Where do we find hope? We find it in the unparalleled growth of opposition to war and neoliberalism worldwide, in the stirrings from below for participatory democracy and justice. I’m hopeful because the future is unknown and unknowable. We are alive—lucky us—in the swirl of history. We are—each of us—works-in-progress; what we do or fail to do makes a difference; nothing is inevitable. We can do something—lots of things—and it all adds up.
What is my advice to activists? Be smarter. Seek the truth. Be stronger. Find your courage. Have real sharp political debate, but hold on to the treasure of unity. Resist dogma, sloganeering, posing, posturing, boasting, and pride. Don’t elevate tactics above principle. Keep your own counsel. Trust yourselves. Seek balance. Love each other. Breathe in, breathe out. Write it up, write it down. Avoid hierarchy. Be generous. Learn from ordinary people. Align with the most oppressed. Learn from experience. Talk to everyone you meet, and listen to what they have to say for themselves. Read, read, read. Think of your ideas as hypotheses, contingent things to work out in practice. Avoid all received wisdom. Resist ideology—any tight framework of settled ideas. Don’t talk in clichés. Be with the despised. Unite with the outcast. Act and then doubt. And then act. And so on.
* * *
Toward the end of the summer of 2005, outside President Bush’s ranch in Crawford, Texas, I joined the encampment known as Camp Casey. Crawford is a town divided: the brightly decorated Peace House faces banners reading, “All the way Mr. President” and “Smoke ‘Em Out, 43”; one side of the road has lawn signs with the iconic image of Marines planting the flag on Iwo Jima and the slogan “Support Our Troops,”—somewhat desperate, I thought, to have to reach so far back for a picture of putative pride in war—the other side answers “Bring Them Home.”
Started by a lone mother, Cindy Sheehan, who vowed to stay for the six weeks of Bush’s vacation in order to ask him a simple question, “Why did my son Casey die in Iraq?”, Camp Casey had become two large encampments by the time I arrived: Camp Casey I, a collection of pup tents lining a ditch outside the ranch, bracketed by crosses bearing the names of American soldiers killed in Iraq, and Camp Casey II, an acre of land nearby donated by a Bush neighbor with a vast tent that looked like something from Cirque de Soleil. The tent was festooned with posters and banners: ANYTHING WAR CAN DO PEACE CAN DO BETTER; WHAT WOULD JESUS BOMB?; JOIN US! It was organized like a tight ship—these were military families after all in the lead—a table of sun screen and caps, a computer and cell phone center, water stations, a sign-up space to volunteer to work. Lunch was served at noon exactly. But it was also abuzz with a thousand projects: visitors were given orientation briefings and assigned a work detail, artists were making murals and wood cuts, the kitchen crew was preparing the next meal for hundreds of protestors. A large circle of young people perched on folding chairs and engaged in intense and animated conversation. These were veterans of the U.S. war against Iraq, women and men, Black and white and Latino and Asian and Native, able-bodied and in wheelchairs. How do we tell the world about this war? they asked. How do we get the truth out? How can we prevent more innocent Iraqis from being killed? How can we prevent more people being sent to suffer and die? How can we build a truly democratic society and create the conditions to stop future wars now? I checked to see if I still had my SDS membership card in my wallet, and there it was, faded but with the old adage printed on the back as true for me today as ever: “We are people of this generation, bred in at least modest comfort… looking uneasily at the world we inherit.”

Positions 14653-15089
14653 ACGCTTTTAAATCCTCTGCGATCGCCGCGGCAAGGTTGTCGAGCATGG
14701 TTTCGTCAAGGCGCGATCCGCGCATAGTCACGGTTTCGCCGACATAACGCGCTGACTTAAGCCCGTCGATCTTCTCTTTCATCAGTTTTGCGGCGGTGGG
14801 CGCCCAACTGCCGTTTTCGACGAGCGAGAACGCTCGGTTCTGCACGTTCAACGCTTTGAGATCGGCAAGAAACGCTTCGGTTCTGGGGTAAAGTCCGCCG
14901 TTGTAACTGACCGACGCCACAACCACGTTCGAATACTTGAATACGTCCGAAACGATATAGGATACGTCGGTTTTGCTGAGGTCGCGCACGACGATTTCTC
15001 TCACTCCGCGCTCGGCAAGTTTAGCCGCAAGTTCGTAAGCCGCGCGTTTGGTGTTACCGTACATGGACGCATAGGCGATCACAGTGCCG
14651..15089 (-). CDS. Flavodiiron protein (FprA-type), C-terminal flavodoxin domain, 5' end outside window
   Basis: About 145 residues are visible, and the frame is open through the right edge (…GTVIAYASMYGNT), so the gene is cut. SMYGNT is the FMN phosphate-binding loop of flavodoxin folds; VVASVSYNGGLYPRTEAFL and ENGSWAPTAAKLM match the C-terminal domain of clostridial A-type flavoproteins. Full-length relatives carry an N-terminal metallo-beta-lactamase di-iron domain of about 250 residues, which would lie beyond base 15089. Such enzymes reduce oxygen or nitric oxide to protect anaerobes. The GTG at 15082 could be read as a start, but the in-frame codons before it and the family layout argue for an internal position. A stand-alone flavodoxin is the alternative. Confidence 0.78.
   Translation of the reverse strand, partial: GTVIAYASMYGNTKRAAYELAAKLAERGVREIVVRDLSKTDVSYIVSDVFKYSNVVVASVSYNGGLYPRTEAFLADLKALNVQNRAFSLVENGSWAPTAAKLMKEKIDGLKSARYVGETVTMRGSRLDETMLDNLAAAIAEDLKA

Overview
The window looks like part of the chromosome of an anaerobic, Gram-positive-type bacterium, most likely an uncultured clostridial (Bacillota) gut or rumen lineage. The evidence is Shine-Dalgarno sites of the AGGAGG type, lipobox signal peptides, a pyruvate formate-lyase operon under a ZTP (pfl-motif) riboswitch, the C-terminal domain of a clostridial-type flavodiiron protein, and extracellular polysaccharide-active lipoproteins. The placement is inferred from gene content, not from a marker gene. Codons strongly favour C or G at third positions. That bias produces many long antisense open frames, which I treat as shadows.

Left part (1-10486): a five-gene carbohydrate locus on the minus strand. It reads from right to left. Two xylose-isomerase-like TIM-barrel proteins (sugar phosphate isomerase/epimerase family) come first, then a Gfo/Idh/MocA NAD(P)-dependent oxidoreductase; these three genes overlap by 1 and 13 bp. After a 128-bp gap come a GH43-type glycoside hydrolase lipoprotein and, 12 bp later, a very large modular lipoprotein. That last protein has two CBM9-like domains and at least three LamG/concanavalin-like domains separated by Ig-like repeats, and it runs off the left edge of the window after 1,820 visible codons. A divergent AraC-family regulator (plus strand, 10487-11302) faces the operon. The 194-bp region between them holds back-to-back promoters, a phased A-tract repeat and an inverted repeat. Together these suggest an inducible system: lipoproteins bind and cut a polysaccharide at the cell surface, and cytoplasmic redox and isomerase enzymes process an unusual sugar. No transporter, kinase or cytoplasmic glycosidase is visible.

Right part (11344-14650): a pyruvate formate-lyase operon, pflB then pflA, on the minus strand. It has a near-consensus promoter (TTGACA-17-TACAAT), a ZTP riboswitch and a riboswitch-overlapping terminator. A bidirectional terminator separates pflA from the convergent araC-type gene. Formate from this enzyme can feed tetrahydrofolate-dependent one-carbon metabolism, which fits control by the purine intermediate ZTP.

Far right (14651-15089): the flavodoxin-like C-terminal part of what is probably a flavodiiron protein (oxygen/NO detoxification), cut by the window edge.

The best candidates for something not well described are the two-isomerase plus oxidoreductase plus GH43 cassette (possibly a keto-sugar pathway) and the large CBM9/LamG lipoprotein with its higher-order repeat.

Cindy Sheehan herself was gritty and authentic—engaged in the task at hand, entirely without entourage or acolytes, “body guards” or “mouth pieces.” When a vet posed for a picture with her and said, “My mom’s not gonna believe this—me and Cindy Sheehan!” she smiled and replied, “Before I was a minor celebrity, I was simply Cindy, you know. And I still am.”
Casey Sheehan was born May 29, 1979 and was killed in an ambush during his first week in Iraq, on April 4, 2004. His Mom wants the president to answer truthfully about why he died. The eloquence of the protest is its straight-forward simplicity. And simplicity ruled Camp Casey. A large sign read: “We will act in a way that reflects the world we want to create… We will act with respect toward the local community, encouraging all to join us.” Under the tent there are no outsiders and we are all equal—every human being fully present, fully recognized. Under the tent we can laugh more, dance more, love one another more, and fight the power more. Under the tent is the sensible and the ethical and the soulful place to be. Eventually, I believe, almost everyone will join us under the tent. Sooner, I hope, than later